Q: I always have a tremendous amount of fighting when I put my young cock birds into the old bird loft. Can you tell me a way of minimizing that?
This question often comes up in the fall or winter, especially when the yearling cocks are being brought into the old bird loft in preparation for the following year. Many fanciers just open all the nest boxes and add the young cocks to the mix of the loft. Or worse yet, all the nest boxes have been open since the old bird season with just a few birds occupying the loft. I consider this a crude and almost barbaric way to introduce birds into a new loft that they are supposed to like and be attached to for the next 3 to 5 years.
When you add young cocks to the old established cocks in a loft, you are creating a territorial battle ground. The old established cock birds have the upper hand; for the most part, they will beat up the young cocks and intimidate them. Some fanciers seem to get a morbid satisfaction from this battling for territory by the birds. The problem is, I have never been able to understand what they are trying to accomplish. The old cocks that are invaded by newcomers will try to hold their ground. This definitely leads to battling, sometimes bloodshed, broken flights, and just plain intimidation. These old cocks may take more than one nest as their territory. Many fanciers think that the better birds will claim the top nest boxes. So quite often you will have an older cock with a lower nest box take up residency in 2 or 3 of the top boxes. However, when the hens are reintroduced into the loft in the spring, the old cock at that point will then often try to reclaim the nest box at the bottom where he nested the previous year.
Often when these birds get into a battle with each other, after a few minutes they do not know what they are fighting about; they just keep battling and hurting each other. This battling or fighting is intensified because many of our nest boxes nowadays have wire bottom floors. The cock birds get a very firm grip and leverage and therefore cannot push each other out of the box very readily. Another factor is that at times they cannot get out because the nest front has a small opening.
What the fancier has really accomplished by this method is chaos in the loft, insecurity, and fighting among the birds. Some birds will thus never really feel at home in this environment. They will be damaged mentally as well as possibly physically by ending up with broken flights.
So is there a better way? I certainly hope so. In my loft, I seldom if ever let an old cock bird occupy a different nest from one year to the next. In other words, once a bird has a nest, that remains his territory for the rest of his life in that loft.
I also never let a cock have more than one nest. For example, if there are 10 cocks in the loft, there are 10 nest boxes open even if the loft is built with12 nest boxes. When I remove a pigeon from the loft for any reason, for culling or even shipping to a race, his nest box is immediately closed so nobody can be a bad boy from next door or any adjoining nest box and take it over, even on a temporary basis. And there should be absolutely no perches available in the loft. The nest box is the only perch a bird can have. However, at a later time when all the birds are well settled into the loft with their hens, you can add perches if you like as an additional motivational tool.
So how do I accomplish the smooth introduction of new birds into a loft? When it is time to put young cocks into the loft, I first remove all the old cock birds and close up their nest boxes. I then open all the unoccupied nest boxes and put the young cocks into the loft. After a day or two, as soon as I see a cock taking possession of a nest box, I lock him into that particular box. I do this with every cock bird and every nest box.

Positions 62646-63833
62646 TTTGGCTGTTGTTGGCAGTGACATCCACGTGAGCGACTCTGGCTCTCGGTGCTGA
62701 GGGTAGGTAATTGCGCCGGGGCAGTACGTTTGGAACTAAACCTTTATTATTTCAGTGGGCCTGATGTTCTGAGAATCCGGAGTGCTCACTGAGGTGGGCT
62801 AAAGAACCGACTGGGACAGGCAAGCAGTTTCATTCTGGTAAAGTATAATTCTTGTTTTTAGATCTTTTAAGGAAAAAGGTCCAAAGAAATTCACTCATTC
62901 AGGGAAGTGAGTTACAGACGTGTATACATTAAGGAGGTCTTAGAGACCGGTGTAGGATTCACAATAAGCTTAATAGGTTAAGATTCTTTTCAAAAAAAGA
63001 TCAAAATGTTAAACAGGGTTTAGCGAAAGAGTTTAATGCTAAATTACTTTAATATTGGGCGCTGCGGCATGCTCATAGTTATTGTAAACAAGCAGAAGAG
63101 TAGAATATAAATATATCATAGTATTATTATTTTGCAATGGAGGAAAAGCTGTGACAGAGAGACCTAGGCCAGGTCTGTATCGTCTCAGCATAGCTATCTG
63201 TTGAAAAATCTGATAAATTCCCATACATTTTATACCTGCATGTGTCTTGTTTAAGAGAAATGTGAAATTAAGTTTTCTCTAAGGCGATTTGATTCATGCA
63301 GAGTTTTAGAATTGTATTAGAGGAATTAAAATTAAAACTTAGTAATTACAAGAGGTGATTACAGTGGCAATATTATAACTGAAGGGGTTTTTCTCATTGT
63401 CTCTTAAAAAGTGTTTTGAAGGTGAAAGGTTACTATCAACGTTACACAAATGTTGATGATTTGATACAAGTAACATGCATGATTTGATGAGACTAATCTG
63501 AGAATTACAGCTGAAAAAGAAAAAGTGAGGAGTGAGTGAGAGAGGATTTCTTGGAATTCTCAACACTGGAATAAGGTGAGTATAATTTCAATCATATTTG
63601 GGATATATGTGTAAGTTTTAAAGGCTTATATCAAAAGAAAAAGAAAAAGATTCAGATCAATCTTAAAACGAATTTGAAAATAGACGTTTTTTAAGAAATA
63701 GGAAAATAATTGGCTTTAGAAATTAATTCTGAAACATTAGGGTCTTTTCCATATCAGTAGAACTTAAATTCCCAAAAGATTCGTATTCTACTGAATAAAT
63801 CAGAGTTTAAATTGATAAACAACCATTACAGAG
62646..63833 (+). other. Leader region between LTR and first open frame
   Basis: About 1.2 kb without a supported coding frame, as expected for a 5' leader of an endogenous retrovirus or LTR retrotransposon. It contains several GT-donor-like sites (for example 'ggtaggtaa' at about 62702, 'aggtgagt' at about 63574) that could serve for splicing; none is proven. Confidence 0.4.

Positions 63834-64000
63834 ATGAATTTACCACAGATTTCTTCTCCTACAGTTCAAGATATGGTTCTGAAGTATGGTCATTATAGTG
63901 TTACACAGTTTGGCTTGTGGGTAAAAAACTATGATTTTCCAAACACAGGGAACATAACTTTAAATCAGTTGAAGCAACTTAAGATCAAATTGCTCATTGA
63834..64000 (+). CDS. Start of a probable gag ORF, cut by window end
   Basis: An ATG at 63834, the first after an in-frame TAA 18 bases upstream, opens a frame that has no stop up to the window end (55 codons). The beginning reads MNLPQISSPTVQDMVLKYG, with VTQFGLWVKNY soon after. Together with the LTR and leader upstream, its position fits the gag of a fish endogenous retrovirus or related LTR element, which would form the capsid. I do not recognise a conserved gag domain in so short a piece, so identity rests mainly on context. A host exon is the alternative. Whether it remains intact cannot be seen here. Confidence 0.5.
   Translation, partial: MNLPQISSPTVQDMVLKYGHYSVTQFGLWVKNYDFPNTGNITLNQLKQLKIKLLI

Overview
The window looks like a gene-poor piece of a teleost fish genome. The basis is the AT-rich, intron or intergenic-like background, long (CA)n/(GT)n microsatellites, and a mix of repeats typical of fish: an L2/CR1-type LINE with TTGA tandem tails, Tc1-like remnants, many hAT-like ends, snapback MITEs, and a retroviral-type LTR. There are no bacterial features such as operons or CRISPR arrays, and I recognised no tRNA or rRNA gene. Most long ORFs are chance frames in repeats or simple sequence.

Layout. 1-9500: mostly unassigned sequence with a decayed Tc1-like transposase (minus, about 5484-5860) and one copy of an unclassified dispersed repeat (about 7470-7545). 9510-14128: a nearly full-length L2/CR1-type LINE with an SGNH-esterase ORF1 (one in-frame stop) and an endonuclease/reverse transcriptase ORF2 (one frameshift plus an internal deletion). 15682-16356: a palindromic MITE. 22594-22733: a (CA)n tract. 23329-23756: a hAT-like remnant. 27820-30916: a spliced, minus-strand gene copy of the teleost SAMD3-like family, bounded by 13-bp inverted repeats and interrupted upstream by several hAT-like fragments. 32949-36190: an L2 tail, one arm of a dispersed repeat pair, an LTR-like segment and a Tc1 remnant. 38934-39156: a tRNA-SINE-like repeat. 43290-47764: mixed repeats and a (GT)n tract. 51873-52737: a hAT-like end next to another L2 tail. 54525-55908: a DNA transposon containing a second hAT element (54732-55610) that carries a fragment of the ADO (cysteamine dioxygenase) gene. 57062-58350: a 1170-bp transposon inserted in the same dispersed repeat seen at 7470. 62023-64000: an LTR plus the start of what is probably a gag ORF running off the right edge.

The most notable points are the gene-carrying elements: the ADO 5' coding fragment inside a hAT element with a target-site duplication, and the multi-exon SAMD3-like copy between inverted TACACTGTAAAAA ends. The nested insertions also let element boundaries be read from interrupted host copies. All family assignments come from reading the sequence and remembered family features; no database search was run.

In a few days I have each young cock in a nest box. I only let him out to go back and forth from the floor to his box. If you want to help this process along, then also feed him in his box. This nest box now very quickly becomes the territory of the young cock. He does not have to fight to defend it when he is confused and not sure as to where he belongs.
You want the yearling cocks to be well established in the loft. The longer you have just the yearlings in the loft, the better. This can be anywhere from a week to several months, depending on your facilities and where you can keep the old cocks that you have taken out of the loft.
Eventually I return the old birds back to the flying loft -- one at a time. I bring the old cock back to the loft and lock him in his nest box for perhaps a day. In this way his neighbors realize that they have a new neighbor. Then I lock the adjoining cocks inside their nest boxes and let the old cock out so he can proudly reclaim his territory by flying back and forth between his nest box and the floor. Finally I open the adjoining boxes slowly -- one at a time. By following this procedure there is almost no fighting and the pigeons feel very secure and comfortable in their loft. A couple of days later, I add another cock and so on until all the nest boxes are back to being full. The birds retain a harmony amongst themselves and know each other.
When you introduce birds in this way, you eliminate or minimize the barbaric fighting ritual and chaos that so many lofts go through. You also end up with a team of birds that are comfortable with each other and more or less respect each other and each other's territory.
If you doubt or question my use of the word "team" or "harmony within the team", just think back to when a strange pigeon dropped on your roof with your old bird team. I think you noticed that he was not treated as one of them , but was immediately singled out as an outsider and was chased around -- and certainly not welcomed or accepted.